While the Guidance is ambitious, it is also realistic. Addressing the full range of challenges in the sector all at once is mission impossible for brands with vast supply chains that go several layers deep. So brands will have to prioritise issues where the impacts are most severe. This could be, for example in relation to hazardous chemicals in finishing or forced labour in cotton.

Finally, the Guidance recognises the diversity of actors in this sector and the diversity of sourcing models. It does not prescribe a one-size-fits all approach, seeking rather to provide recommendations for how companies can carry out due diligence given their circumstances (size, context, etc). For example, the Guidance recognises that companies may source materials and products directly from suppliers or indirectly through buying agents and provides tailored recommendations for each. Similarly, it acknowledges the role subcontracting plays and therefore recommendations point more to ‘responsible subcontracting’ than always ruling out subcontracting altogether.

No more neo-colonial top-down system

In November of last year I participated as a panellist in India on responsible garment supply chains. A fellow panellist, a factory owner, called the traditional garment audit model a colonialist approach: ‘Western brands telling the developing country factories what to do’. With the new OECD Due Diligence Guidance we finally say goodbye to this neo-colonialist approach. It appreciates the importance of a partnership between buyers, suppliers and workers in identifying methods to address risks and monitor progress over time.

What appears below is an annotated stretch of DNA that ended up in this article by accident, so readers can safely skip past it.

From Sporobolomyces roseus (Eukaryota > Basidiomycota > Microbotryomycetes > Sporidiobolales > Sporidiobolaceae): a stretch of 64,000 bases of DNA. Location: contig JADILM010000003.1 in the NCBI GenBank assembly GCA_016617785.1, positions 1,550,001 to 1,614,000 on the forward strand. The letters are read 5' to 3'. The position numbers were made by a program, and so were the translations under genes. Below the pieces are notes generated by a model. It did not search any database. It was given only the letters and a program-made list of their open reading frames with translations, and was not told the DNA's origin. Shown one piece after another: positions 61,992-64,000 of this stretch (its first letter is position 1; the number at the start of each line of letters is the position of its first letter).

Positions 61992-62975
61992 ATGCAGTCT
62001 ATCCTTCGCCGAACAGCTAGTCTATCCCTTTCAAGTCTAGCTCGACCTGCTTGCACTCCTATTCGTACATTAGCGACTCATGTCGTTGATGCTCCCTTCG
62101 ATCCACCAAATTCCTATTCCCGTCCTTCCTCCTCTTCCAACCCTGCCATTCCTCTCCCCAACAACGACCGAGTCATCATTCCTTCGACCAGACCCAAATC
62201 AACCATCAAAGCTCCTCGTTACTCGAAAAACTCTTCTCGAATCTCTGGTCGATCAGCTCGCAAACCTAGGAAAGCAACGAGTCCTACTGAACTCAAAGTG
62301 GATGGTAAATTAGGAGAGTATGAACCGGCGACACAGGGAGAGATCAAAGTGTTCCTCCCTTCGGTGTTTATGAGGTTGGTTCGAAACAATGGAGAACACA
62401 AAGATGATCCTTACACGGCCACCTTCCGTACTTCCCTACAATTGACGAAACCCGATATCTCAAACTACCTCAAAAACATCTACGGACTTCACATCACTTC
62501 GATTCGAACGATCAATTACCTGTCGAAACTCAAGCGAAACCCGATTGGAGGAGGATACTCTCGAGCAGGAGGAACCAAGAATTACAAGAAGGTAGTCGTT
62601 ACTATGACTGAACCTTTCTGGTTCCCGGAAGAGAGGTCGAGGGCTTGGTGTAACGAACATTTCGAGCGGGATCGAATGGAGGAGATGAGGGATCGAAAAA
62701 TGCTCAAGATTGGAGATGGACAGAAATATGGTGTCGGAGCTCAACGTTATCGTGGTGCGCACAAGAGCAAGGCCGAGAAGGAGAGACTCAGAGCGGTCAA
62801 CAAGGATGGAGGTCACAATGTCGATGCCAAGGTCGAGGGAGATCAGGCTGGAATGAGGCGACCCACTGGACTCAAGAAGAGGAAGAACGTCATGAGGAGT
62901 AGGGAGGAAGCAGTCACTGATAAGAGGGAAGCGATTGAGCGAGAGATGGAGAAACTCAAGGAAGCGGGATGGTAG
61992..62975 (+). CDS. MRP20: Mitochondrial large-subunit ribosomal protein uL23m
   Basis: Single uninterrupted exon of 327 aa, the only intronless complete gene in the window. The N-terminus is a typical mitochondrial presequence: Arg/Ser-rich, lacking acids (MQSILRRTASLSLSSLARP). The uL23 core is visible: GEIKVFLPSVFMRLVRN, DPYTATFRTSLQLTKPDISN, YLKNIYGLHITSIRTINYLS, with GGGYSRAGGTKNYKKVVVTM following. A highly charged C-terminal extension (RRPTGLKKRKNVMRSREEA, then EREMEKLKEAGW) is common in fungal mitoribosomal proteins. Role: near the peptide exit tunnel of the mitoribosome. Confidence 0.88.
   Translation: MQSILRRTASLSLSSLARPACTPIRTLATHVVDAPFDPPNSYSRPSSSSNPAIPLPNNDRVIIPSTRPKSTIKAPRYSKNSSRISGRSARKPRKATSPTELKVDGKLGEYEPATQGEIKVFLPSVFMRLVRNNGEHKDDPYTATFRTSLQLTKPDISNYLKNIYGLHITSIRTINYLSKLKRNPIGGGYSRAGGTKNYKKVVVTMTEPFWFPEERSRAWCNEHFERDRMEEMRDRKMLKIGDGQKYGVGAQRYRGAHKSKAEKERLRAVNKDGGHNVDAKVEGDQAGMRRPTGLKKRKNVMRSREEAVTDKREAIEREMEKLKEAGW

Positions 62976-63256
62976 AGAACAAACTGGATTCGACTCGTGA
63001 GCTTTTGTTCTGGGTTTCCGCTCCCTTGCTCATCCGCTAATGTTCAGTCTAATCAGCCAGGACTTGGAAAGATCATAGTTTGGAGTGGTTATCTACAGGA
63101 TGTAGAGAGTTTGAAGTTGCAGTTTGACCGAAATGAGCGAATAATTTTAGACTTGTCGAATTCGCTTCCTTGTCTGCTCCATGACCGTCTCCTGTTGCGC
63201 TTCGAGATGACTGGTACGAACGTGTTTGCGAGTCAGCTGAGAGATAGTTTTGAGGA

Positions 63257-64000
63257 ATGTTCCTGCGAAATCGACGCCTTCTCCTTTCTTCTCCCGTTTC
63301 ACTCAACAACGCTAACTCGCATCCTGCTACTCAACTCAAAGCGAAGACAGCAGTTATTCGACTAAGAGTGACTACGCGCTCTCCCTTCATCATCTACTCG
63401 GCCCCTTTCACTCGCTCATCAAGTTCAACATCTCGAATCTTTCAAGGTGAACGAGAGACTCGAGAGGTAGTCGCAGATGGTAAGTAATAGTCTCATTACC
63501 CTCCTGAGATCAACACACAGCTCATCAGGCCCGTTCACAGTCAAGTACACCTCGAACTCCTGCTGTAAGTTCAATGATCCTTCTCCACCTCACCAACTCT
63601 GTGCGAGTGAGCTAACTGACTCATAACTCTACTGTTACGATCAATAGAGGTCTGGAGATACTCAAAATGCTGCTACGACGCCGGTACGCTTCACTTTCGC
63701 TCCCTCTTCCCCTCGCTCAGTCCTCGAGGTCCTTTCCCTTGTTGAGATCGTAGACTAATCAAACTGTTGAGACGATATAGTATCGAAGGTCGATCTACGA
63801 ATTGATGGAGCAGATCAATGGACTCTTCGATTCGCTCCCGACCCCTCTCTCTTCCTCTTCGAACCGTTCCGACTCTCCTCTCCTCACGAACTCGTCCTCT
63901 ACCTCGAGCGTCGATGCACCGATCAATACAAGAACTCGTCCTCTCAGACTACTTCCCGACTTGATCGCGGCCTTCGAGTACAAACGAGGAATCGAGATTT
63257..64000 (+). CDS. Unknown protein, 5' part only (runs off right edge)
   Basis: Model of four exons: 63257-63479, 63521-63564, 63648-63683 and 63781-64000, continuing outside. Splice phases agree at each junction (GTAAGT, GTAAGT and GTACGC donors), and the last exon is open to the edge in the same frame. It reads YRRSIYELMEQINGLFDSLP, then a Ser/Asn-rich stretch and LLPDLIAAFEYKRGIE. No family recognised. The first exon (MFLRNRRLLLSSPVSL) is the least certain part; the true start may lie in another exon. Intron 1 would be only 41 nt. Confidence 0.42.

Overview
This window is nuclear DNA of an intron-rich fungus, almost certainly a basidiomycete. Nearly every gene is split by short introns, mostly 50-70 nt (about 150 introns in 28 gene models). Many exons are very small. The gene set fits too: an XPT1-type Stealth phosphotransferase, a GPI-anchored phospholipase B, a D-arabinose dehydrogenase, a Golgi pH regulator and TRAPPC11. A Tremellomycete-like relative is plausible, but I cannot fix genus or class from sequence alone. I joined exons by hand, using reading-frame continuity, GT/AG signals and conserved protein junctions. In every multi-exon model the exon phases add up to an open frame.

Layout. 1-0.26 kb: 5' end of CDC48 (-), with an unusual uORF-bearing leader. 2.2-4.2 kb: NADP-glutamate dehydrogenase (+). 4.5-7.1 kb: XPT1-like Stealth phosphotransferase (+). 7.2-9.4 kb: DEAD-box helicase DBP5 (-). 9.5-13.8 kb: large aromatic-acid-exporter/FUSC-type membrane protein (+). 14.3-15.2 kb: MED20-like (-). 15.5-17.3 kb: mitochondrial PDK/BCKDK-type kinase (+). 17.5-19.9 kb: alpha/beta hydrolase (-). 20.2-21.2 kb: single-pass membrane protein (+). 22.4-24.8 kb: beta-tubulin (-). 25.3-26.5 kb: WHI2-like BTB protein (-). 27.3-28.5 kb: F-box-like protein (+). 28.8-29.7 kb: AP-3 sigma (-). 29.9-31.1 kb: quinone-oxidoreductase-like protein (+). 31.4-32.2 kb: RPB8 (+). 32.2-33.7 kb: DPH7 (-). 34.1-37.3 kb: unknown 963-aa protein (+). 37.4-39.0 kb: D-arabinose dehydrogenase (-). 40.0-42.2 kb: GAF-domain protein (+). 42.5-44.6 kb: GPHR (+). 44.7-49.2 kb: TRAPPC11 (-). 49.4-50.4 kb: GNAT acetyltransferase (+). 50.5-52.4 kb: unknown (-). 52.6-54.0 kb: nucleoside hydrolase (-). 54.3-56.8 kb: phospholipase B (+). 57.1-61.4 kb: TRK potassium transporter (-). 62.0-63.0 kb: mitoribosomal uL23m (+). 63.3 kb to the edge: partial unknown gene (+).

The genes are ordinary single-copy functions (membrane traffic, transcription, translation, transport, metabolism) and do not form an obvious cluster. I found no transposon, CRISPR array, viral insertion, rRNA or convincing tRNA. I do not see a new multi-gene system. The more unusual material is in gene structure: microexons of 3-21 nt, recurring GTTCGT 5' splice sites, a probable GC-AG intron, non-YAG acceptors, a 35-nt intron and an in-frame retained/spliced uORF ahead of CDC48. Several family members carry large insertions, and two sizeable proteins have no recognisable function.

But just as important as this partnership, is the fact that due diligence is not merely about looking outward; it’s also about looking inward. Another remark made by my fellow panellist is that companies do not align their purchasing policies with responsible business policies. For example, brand purchasing officers often ask the factory to cut prices by 10%, while the brand ethical sourcing team asks for a 20 % wage rise. In a study conducted by ETI Norway, Suppliers speak up, suppliers responded that paying legal minimum wage and legal overtime premiums would increase labour costs by 10-20 %. However, despite this reality, little science goes into price-setting by brands and retailers. So functional alignment of brand policies needs to be part of due diligence.